US Army Air Force at the beginning of WW2

Strength and Organization of the USAAF in North America, Great Britain and Mediterranean theater in 1942.

First B-24 in Great Britain
Army Air Force men around one of the first B-24 Liberator to arrive in Great Britain.

In the 1930s there were dramatic strides in civil and commercial aviation, and by the eve of the war the United States was the world leader in civil aviation. Army aviation lagged sadly behind. Its aircraft were not capable of meeting the demands of the war to come, and production was quite limited in comparison with the industry’s potential.

US Army Air Force

In 1938 only 1,800 military aircraft were built, and 2,195 in the following year. But in 1939, when the 1935 Neutrality Act was repealed, the American aircraft industry began to recover. (The Act had put an embargo on the export of all military material to belligerent countries, with the aim of keeping America out of war.) France and Britain were major new customers for American aircraft, and the 1941 Lend-Lease Act gave this production a new boost.

In 1939 the USAAC had a total of 2,400 aircraft, while the U.S. Navy Air Force had 2,500 aircraft, 600 of which were carrier-based.
When war broke out, the Army had 3,305 aircraft in a state of readiness, while the Navy had about 3,000 aircraft ready.

In June 1941 the United States Army Air Corps became the Army Air Force and was commanded by Major-General Henry H. Arnold. At that time its strength was only a small force of 9,078 officers and 143,563 enlisted men. Within six months its strength had risen to 22,524 officers (including cadets) and 274,579 men. The numbers of aircraft had risen from 6,102 to 10,329 in the same period.

Eight Air Forces were constituted. Four were based within the continental United States and one each was based in the Philippines, Hawaii, Alaska and the Caribbean. Between 1943-44 the AAF doubled in size and reached a peak strength in March 1944 of 2,411,294 men, of which 38 per cent served overseas. By April 1945 52 per cent of its personnel served overseas. Supplying this sizable force was a considerable constraint on the number of infantry divisions the US could ship abroad.

Formed on 28 January 1942, the United States 8th Army Air Force was established at Savannah, Georgia, as the air component of the projected invasion of North-West Africa (Operation Torch). With the escalation of war in the Pacific, this was cancelled and, re-numbered from its original title of the 5th AF, the 8th was diverted to Britain; an advance party landed in February under the command of Brigadier General Ira Eaker.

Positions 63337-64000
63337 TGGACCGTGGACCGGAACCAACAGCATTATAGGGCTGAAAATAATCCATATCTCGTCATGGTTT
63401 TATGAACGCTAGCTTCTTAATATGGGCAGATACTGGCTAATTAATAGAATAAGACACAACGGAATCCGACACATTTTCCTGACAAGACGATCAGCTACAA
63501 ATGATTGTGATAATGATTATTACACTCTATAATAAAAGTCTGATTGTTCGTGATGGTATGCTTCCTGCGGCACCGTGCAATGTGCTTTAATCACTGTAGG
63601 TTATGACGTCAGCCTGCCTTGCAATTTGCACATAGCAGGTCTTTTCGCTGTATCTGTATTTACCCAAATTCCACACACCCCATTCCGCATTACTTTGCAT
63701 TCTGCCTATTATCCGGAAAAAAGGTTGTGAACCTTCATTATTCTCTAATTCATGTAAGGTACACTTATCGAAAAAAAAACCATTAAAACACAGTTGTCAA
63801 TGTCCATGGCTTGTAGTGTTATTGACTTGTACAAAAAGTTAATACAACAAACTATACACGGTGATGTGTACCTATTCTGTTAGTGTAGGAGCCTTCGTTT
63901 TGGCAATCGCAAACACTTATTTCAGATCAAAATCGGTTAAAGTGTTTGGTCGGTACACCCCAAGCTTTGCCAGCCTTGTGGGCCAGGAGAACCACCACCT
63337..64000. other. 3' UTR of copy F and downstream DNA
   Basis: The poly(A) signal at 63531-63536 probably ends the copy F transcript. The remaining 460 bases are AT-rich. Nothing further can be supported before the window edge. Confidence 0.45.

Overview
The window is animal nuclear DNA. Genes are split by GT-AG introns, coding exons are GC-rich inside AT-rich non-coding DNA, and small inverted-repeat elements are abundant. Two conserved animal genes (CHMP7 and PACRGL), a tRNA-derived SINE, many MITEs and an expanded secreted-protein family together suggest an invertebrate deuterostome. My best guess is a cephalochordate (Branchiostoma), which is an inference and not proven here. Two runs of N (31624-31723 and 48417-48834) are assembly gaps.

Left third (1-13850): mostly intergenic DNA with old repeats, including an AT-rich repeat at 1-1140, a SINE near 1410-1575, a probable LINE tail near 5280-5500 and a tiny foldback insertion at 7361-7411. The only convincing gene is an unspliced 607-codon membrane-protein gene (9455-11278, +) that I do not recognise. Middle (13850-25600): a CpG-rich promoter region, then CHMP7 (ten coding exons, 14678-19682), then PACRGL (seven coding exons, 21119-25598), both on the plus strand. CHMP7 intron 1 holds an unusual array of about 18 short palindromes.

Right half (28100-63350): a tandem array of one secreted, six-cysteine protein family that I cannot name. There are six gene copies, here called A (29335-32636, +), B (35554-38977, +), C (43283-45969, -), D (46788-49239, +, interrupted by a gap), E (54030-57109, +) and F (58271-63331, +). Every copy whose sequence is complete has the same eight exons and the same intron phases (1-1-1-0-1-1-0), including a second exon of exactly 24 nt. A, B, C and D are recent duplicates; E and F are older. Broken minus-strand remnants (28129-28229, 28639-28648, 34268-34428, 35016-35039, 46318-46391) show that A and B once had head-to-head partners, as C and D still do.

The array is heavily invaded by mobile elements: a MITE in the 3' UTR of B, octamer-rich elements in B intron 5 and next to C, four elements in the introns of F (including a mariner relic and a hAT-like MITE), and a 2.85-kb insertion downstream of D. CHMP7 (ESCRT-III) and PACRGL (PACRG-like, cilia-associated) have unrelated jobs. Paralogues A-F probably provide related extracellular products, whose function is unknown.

Initial plans called for a total of 60 combat groups – 33 of bombers, 12 of fighters and 15 of transport and observation aircraft, with a proposed strength of 3,500 machines.

April and May 1942 saw the first personnel arrive on British soil. The first raid of major proportions was mounted on 17 August 1942 by 12 Boeing B-17 Fortresses, the giant four-engined bombers which, with the Consolidated B-24 Liberator, bore the brunt of the US bombing effort. This raid on Rouen, mounted in daylight, sustained no losses, but this was not to be the case in the majority of its successors.

The USAAF in the Mediterranean consisted at the beginning of the 12th Air Force, which contained fighter and bomber units. The 12th Air Force was established on 20 August 1942 and was soon engaged in active operations in the support of the ground fighting in North Africa. It’s initial strength was some 500 planes, a figure that was doubled by early 1943 when it was combined with RAF units to form the Northwest African Air Force under General Carl Spatz.

The organization structure of the AAF in each theater of operations differed with the climatic, geographical conditions and tactical requirements pertaining there. The smallest administrative unit was the group of two to four squadrons.

Bomber and reconnaissance squadron: 13 aircraft;
Fighter and fighter-bomber squadron: 28 aircraft;
Navy squadron: 6 to 18 aircraft (depending on type);

If a group was stationed at a permanent base, the various squadrons usually pooled their administrative services; but wherever the squadrons were stationed the group trained together. The air group was the Air Force equivalent of the Army regiment.

The various groups were differentiated by the type of aircraft they flew. For example, a very heavy bombardment group, flying B-29 Superfortress would comprise 462 officers and 1616 men. But the number of men and aircraft in each group varied.

Above this was the wing of two groups, which was a nonadministrative unit and only concerned with tactical plans and operations.
Two or more wings were typically brigaded together with auxiliary units to form a command – an organization of one kind of air strength, fighters or bombers. If these forces were too large for one man to control, then they would be split into air divisions, which rested between wing and command levels. The air force was the largest single unit in the AAF and consisted of three or more commands. If, however, the tactical demands of a theater required a particular type of air support than an air force would be created within a theater air force.

References and literature

Luftkrieg (Piekalkiewicz)
The Armed Forces of World War II (Andrew Mollo)
World War II – A Statistical Survey (John Ellis)
World Aircraft World War II (Enzo Angelucci, Paolo Matricardi)

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